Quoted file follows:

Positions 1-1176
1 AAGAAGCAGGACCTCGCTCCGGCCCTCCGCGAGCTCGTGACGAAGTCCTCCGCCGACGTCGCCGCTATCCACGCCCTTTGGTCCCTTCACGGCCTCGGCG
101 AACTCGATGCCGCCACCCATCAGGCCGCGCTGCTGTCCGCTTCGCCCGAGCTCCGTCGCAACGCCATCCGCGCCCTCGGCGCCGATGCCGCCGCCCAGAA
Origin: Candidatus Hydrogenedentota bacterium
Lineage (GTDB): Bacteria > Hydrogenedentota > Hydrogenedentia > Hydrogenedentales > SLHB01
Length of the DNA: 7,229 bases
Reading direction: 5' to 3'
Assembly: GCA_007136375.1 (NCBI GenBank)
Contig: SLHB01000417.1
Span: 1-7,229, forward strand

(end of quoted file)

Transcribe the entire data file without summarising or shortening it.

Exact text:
Positions 1-1176
1 AAGAAGCAGGACCTCGCTCCGGCCCTCCGCGAGCTCGTGACGAAGTCCTCCGCCGACGTCGCCGCTATCCACGCCCTTTGGTCCCTTCACGGCCTCGGCG
101 AACTCGATGCCGCCACCCATCAGGCCGCGCTGCTGTCCGCTTCGCCCGAGCTCCGTCGCAACGCCATCCGCGCCCTCGGCGCCGATGCCGCCGCCCAGAA
Origin: Candidatus Hydrogenedentota bacterium
Lineage (GTDB): Bacteria > Hydrogenedentota > Hydrogenedentia > Hydrogenedentales > SLHB01
Length of the DNA: 7,229 bases
Reading direction: 5' to 3'
Assembly: GCA_007136375.1 (NCBI GenBank)
Contig: SLHB01000417.1
Span: 1-7,229, forward strand